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Deploy templates from CI/CD

Monk can run as a step in your CI process and push updated templates to an existing Monk cluster. This is a powerful feature for git-driven ops and it's easy to accomplish.


Prerequisites

A cluster

In order to deploy to a cluster, you will need a running cluster. See: Creating a cluster.

Be sure to note down the Monkcode for the cluster, you can get it by running:

monk cluster info

A template

You'll need a template YAML file available to the CI job. It can come from the repo or even be synthesized by some CI job running before the one we're going to write in a moment.

Credentials

The CI process will need access to your Monk account email and password.

Alternatively, you can create another account just for your CI and authorize it against the cluster. This can be done with:

monk user add

and specifying the new account's email while being connected to the target cluster.

warning

It's not a good idea to put your credentials in plaintext anywhere. Use CircleCI contexts or another mechanism to inject secrets into your CI config.

Monk CI image

The container image gcr.io/monk-releases/monk-ci:latest provides full monkd and monk capable of running inside your CI job. The usage is exactly the same as if you were running Monk locally with the exception of local run, which will not work inside the image.

note

monk-ci image will not be deployed in your cluster and has nothing to do with it. It's merely spawned in the CI pipeline to run your deployment job.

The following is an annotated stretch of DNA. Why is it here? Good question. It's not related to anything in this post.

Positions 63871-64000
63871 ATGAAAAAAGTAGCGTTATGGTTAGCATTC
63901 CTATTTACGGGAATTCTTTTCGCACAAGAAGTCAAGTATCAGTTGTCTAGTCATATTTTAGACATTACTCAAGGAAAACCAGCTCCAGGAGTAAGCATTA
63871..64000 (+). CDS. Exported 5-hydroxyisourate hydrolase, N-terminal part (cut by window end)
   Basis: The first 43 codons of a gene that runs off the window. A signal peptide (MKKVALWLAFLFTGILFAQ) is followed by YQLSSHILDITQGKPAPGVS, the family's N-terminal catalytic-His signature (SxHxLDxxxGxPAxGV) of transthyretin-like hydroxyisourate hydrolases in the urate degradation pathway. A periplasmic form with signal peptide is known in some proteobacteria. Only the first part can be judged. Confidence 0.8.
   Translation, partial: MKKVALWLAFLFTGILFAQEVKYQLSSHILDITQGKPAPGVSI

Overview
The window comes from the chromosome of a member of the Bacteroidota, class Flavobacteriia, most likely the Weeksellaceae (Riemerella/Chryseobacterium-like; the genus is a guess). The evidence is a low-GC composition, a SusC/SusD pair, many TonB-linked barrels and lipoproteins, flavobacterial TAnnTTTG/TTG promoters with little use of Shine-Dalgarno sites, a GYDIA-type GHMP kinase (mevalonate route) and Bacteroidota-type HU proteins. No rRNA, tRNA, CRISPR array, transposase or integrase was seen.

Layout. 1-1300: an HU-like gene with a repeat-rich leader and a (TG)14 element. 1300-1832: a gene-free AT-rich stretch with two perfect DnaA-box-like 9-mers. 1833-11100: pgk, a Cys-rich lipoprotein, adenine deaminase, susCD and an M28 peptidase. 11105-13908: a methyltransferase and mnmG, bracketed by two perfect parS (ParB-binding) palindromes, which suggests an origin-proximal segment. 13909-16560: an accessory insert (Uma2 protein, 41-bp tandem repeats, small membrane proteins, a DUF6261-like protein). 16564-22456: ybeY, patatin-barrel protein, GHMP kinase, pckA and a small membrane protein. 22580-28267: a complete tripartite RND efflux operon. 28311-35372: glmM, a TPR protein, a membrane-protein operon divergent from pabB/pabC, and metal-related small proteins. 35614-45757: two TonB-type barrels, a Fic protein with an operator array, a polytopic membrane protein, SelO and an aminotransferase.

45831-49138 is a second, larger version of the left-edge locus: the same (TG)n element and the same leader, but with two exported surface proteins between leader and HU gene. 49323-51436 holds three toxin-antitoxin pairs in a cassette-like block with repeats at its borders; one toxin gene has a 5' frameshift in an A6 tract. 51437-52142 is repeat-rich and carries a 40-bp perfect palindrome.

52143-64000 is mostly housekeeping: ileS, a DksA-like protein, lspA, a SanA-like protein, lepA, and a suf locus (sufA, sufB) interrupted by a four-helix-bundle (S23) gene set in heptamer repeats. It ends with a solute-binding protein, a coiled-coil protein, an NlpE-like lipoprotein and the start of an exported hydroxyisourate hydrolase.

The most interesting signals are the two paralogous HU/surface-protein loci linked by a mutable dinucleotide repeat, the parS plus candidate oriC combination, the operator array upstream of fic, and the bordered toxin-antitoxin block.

CircleCI

Assuming you have a project that contains a template, all you need to do is create a CircleCI config like this one in your project's folder:

.circleci/config.yml
version: 2.1
jobs:
deploy:
docker:
- image: gcr.io/monk-releases/monk-ci:latest
steps:
- checkout
- run:
command: |
MONK="monk -s monkcode://<cluster-monkcode> --nofancy --nocolor"
$MONK login --email <your-email> --password <your-password>
$MONK load <your-template-file.yaml>
$MONK update -t <yourtag> <your/runnable>
workflows:
build:
jobs:
- deploy

The above example will load and update <your/runnable> in the target cluster whenever the build workflow runs. The -t <yourtag> is needed for the first run to schedule your workload on the correct tag in the cluster. Note that <your/runnable> comes from <your-template-file.yaml> - put your own values there.

note

In case you just want to deploy a template that already exists in the hub - get rid of:

$MONK load <your-template-file.yaml>

Then, just use something else in place of <your/runnable>, eg. mongodb/latest

Be sure to pass your own credentials and Monkcode in place of:

  • <your-email>
  • <your-password>
  • <cluster-monkcode>

You can of course come up with a much more involved CI setup - the deploy job definition should give you a good idea on how to incorporate Monk into your pipeline.

Github Actions

For the most part, we will follow the Github Actions Hello World course.

Use the Monk CI/CD image (gcr.io/monk-releases/monk-ci:latest) as base for your Dockerfile:

monk-deploy/Dockerfile
FROM gcr.io/monk-releases/monk-ci:latest

ADD entrypoint.sh /entrypoint.sh
RUN chmod +x /entrypoint.sh

ENTRYPOINT ["/entrypoint.sh"]

In your entrypoint.sh add the Monk commands to start the daemon, log in to your account, join your cluster with the Monkcode and deploy the template:

monk-deploy/entrypoint.sh
#!/bin/sh -l

MONK="monk --nofancy -s monkcode://$MONKCODE"